The black cab is one of the iconic images of London. The tradition of black ‘Hackney Cabs’ goes back centuries, originally pulled by horses of course. In 1897 the first motorised taxi was introduced, and it was electric. It became known as and the Science Museum has one of the last few remaining examples. The taxis recharged by swapping out their batteries, which took less than three minutes.
The inventor of the electric London taxi, Walter Bersey, hoped that his new vehicle would come to replace horse-drawn cabs as the new standard, but it was not to be. Electricity was still too expensive at the time, and the car was heavy and slow. Worst of all, it just wasn’t durable enough for the daily workload of a London cab. They began to rattle apart, and within two years the dozens of hummingbirds had had once served the city’s streets had been retired.
If Bersey’s taxi had come along just a few years later, it might have worked. Dunlop tyres were introduced to the car market in 1900, and they may have been enough to deal with the vibration problems that were the car’s downfall. The legal framework for proper power companies, and hence affordable electricity, came in 1899 and 1905. So Bersey was ahead of his time, and the world wasn’t ready for the electric cab. Horses kept going for another twenty years, and were eventually replaced by oil-powered combustion engines.
After 120 years, the electric taxi is finally making a comeback. London has been trying to wrestle down its air pollution problem for a few years, introducing a low emissions zone in 2008, trialing gas and hydrogen powered buses, and supporting hybrid vehicles. The transport authority has also been targeting taxis. From 2018 all new London taxis need to be capable of running on electric power, with all private hire vehicles compliant a couple of years later.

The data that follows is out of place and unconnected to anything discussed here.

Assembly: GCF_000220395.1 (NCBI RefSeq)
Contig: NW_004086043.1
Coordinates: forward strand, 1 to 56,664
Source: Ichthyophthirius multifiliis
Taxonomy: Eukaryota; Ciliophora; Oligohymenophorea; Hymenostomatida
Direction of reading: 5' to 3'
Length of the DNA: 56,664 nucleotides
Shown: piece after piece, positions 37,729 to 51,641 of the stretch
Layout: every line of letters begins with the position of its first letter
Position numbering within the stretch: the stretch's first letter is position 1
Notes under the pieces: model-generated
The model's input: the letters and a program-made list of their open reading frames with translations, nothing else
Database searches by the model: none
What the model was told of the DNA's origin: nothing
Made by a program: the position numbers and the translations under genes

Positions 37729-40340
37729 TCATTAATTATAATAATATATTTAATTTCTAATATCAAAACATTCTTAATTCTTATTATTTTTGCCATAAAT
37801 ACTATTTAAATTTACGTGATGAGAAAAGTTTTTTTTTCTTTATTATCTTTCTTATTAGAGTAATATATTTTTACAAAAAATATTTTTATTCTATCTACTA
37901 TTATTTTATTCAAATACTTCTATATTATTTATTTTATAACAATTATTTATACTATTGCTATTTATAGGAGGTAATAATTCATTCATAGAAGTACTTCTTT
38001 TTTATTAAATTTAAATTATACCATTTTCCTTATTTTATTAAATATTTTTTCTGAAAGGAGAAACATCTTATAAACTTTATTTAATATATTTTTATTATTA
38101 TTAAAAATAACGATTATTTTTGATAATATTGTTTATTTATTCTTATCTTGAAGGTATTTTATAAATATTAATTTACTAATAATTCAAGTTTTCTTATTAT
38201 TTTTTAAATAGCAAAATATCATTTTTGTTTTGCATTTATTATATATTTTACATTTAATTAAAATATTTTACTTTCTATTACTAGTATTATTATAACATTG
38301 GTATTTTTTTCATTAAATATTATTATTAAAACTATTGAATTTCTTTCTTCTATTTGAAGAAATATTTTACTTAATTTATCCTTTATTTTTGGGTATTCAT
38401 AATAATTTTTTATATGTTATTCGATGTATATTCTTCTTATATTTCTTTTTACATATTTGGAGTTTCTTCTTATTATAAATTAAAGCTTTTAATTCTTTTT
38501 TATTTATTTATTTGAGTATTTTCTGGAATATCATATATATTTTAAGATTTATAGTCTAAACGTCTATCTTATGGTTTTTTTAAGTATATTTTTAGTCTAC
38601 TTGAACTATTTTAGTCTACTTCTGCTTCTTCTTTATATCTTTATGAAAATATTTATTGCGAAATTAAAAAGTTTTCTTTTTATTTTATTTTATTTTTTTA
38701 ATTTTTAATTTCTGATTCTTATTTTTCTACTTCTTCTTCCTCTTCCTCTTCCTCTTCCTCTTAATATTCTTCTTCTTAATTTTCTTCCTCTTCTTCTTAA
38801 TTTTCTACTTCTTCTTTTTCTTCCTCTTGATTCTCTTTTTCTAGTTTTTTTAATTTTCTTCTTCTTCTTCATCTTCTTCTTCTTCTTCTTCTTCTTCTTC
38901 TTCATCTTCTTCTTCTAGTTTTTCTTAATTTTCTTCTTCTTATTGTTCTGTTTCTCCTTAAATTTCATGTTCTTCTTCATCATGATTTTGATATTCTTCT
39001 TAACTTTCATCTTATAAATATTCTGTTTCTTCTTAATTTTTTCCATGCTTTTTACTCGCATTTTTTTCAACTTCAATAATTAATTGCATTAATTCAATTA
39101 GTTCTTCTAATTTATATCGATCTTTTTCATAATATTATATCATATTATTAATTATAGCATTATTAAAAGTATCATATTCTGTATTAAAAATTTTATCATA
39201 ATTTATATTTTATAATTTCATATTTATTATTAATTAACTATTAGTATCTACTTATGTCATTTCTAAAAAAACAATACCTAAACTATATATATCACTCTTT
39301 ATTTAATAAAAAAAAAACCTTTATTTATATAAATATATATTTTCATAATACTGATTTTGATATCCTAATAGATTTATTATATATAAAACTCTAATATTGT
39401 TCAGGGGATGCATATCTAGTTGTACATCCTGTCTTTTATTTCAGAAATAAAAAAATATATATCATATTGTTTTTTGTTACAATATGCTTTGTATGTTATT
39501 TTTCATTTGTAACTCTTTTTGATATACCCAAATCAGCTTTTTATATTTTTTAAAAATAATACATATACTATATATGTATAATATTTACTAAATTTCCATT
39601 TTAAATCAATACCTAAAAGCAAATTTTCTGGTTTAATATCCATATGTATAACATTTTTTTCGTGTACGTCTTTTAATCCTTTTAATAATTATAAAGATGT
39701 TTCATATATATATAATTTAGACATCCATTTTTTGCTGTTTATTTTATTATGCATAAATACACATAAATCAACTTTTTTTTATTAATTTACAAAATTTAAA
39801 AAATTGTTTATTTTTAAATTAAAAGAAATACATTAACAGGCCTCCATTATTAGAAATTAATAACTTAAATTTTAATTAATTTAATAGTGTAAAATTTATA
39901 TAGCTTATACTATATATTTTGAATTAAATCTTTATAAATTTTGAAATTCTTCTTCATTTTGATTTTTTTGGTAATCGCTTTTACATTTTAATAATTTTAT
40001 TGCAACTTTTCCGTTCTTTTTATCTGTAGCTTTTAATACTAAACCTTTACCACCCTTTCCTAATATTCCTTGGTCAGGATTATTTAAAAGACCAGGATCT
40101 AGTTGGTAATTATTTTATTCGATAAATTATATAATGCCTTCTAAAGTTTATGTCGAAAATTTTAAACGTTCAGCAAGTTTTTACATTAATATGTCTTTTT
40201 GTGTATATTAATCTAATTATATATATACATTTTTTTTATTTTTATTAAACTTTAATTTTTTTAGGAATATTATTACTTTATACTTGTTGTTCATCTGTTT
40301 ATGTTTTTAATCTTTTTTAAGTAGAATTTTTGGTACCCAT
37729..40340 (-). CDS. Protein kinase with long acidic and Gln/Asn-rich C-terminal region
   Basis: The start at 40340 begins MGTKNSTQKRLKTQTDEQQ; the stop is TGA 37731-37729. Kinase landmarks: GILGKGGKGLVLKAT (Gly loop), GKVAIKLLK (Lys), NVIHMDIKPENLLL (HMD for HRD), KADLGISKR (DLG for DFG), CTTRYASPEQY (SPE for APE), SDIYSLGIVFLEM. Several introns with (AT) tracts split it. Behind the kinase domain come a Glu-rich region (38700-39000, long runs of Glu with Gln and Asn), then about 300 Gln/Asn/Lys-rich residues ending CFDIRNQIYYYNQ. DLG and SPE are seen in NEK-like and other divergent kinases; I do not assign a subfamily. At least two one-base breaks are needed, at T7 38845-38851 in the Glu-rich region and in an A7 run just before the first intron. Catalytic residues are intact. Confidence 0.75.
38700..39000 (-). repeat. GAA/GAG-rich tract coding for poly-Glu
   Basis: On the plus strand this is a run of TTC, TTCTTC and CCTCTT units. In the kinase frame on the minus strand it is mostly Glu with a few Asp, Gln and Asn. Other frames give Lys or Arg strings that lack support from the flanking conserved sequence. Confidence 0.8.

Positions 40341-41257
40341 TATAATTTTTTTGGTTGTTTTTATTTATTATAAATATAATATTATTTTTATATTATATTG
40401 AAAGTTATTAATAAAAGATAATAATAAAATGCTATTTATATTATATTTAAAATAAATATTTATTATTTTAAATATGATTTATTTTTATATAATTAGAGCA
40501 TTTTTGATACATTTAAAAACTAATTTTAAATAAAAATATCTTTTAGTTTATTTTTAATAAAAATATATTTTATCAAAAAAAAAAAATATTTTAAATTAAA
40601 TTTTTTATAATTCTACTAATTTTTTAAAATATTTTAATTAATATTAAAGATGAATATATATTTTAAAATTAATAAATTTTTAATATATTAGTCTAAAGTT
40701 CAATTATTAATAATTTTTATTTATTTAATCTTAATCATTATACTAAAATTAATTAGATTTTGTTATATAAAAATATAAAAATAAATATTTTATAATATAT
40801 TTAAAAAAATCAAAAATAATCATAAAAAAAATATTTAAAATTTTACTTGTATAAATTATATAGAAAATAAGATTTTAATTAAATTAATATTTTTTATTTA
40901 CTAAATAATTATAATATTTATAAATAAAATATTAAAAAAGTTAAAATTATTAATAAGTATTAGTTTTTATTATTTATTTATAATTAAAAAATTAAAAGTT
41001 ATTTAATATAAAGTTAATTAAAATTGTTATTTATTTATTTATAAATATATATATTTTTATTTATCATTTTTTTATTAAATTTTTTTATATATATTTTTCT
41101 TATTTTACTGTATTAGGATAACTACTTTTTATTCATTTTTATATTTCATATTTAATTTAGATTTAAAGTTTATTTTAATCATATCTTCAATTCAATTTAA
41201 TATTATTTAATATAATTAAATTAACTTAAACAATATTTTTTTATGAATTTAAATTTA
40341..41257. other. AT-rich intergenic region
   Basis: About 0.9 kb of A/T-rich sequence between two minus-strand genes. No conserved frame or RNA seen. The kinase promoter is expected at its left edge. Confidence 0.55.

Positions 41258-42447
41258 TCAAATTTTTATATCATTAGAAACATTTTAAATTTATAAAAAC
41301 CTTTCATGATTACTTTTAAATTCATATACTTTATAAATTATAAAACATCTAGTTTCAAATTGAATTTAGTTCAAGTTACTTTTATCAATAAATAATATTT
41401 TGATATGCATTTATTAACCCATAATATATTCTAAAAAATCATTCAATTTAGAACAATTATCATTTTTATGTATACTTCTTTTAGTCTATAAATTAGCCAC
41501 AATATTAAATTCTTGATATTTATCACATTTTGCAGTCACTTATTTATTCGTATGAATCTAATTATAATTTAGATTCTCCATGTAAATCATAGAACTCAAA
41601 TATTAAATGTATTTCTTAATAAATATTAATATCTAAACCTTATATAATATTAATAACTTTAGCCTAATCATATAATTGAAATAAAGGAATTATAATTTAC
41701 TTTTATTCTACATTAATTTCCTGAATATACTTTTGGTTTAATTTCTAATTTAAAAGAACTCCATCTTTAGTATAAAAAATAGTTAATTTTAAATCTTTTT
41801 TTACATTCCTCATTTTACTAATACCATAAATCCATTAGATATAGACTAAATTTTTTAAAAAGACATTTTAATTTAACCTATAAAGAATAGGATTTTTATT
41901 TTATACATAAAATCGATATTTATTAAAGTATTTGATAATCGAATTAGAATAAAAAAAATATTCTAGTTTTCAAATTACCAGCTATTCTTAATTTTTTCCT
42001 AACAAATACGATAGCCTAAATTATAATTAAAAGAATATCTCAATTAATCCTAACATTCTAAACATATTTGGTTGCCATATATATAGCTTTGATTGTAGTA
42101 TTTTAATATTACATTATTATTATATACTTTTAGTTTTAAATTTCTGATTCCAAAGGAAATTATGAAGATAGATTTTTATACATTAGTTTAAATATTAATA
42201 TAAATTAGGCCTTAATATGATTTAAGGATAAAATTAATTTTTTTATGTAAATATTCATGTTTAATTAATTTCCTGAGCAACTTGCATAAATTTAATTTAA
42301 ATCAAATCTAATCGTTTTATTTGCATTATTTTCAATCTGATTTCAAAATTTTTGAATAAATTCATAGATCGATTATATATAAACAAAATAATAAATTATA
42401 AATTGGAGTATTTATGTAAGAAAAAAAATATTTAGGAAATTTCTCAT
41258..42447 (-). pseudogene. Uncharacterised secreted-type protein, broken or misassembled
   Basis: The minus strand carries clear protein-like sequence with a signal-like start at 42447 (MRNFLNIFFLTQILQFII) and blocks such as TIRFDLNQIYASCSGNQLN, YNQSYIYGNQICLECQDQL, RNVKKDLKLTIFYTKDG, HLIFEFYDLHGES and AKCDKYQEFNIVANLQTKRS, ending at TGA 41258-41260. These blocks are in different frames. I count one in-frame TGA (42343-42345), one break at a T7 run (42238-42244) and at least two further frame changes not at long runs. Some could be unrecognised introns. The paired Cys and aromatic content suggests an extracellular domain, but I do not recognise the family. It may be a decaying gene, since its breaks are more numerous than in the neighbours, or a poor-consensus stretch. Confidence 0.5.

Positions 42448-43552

The rules only apply to new taxis, with existing ones able to run out their natural lives. But there is a generous fund to support taxi drivers who want to upgrade from diesel to electric sooner rather than later. The city will also be playing its part by expanding the number of charging points, promising 300 of them by 2020.
In advance of these new rules, the makers of London’s black cabs , with a new factory opening a couple of weeks ago. The London Taxi Company (owned by a Chinese car company in traditional British fashion), will sell its first hybrid electric taxis later this year. It has competition from , which launched a zero emissions taxi last year. Hopefully both of these will outlast the Hummingbird, and London will finally get the electric taxi revolution it deserves, second time around.